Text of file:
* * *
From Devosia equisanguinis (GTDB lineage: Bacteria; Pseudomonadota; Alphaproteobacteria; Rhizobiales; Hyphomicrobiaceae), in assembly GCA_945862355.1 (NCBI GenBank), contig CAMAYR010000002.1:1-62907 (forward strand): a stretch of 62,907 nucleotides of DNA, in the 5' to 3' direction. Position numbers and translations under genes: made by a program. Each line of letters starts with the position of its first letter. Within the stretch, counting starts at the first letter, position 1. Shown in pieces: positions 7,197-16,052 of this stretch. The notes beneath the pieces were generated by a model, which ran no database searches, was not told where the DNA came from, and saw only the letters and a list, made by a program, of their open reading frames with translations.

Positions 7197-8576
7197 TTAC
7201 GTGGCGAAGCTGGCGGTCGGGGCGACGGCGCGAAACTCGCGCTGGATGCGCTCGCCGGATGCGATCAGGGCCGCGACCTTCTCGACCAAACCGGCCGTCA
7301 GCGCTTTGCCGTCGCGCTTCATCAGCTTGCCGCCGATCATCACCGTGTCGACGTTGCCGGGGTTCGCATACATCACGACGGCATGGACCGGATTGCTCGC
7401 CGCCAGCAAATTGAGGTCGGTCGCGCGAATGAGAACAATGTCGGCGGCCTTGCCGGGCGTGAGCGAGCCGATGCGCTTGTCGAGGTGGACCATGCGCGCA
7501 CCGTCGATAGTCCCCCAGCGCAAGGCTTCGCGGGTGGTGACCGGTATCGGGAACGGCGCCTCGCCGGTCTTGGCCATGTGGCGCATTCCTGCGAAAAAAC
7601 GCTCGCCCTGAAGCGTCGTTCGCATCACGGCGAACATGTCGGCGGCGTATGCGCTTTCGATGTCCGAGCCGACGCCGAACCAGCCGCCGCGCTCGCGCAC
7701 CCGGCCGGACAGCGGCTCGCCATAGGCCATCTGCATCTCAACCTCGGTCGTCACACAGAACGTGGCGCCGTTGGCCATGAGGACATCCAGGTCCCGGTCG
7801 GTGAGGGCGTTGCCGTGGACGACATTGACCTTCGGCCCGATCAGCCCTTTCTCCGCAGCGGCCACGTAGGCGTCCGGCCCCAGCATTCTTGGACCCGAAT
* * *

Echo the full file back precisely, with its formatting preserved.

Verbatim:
From Devosia equisanguinis (GTDB lineage: Bacteria; Pseudomonadota; Alphaproteobacteria; Rhizobiales; Hyphomicrobiaceae), in assembly GCA_945862355.1 (NCBI GenBank), contig CAMAYR010000002.1:1-62907 (forward strand): a stretch of 62,907 nucleotides of DNA, in the 5' to 3' direction. Position numbers and translations under genes: made by a program. Each line of letters starts with the position of its first letter. Within the stretch, counting starts at the first letter, position 1. Shown in pieces: positions 7,197-16,052 of this stretch. The notes beneath the pieces were generated by a model, which ran no database searches, was not told where the DNA came from, and saw only the letters and a list, made by a program, of their open reading frames with translations.

Positions 7197-8576
7197 TTAC
7201 GTGGCGAAGCTGGCGGTCGGGGCGACGGCGCGAAACTCGCGCTGGATGCGCTCGCCGGATGCGATCAGGGCCGCGACCTTCTCGACCAAACCGGCCGTCA
7301 GCGCTTTGCCGTCGCGCTTCATCAGCTTGCCGCCGATCATCACCGTGTCGACGTTGCCGGGGTTCGCATACATCACGACGGCATGGACCGGATTGCTCGC
7401 CGCCAGCAAATTGAGGTCGGTCGCGCGAATGAGAACAATGTCGGCGGCCTTGCCGGGCGTGAGCGAGCCGATGCGCTTGTCGAGGTGGACCATGCGCGCA
7501 CCGTCGATAGTCCCCCAGCGCAAGGCTTCGCGGGTGGTGACCGGTATCGGGAACGGCGCCTCGCCGGTCTTGGCCATGTGGCGCATTCCTGCGAAAAAAC
7601 GCTCGCCCTGAAGCGTCGTTCGCATCACGGCGAACATGTCGGCGGCGTATGCGCTTTCGATGTCCGAGCCGACGCCGAACCAGCCGCCGCGCTCGCGCAC
7701 CCGGCCGGACAGCGGCTCGCCATAGGCCATCTGCATCTCAACCTCGGTCGTCACACAGAACGTGGCGCCGTTGGCCATGAGGACATCCAGGTCCCGGTCG
7801 GTGAGGGCGTTGCCGTGGACGACATTGACCTTCGGCCCGATCAGCCCTTTCTCCGCAGCGGCCACGTAGGCGTCCGGCCCCAGCATTCTTGGACCCGAAT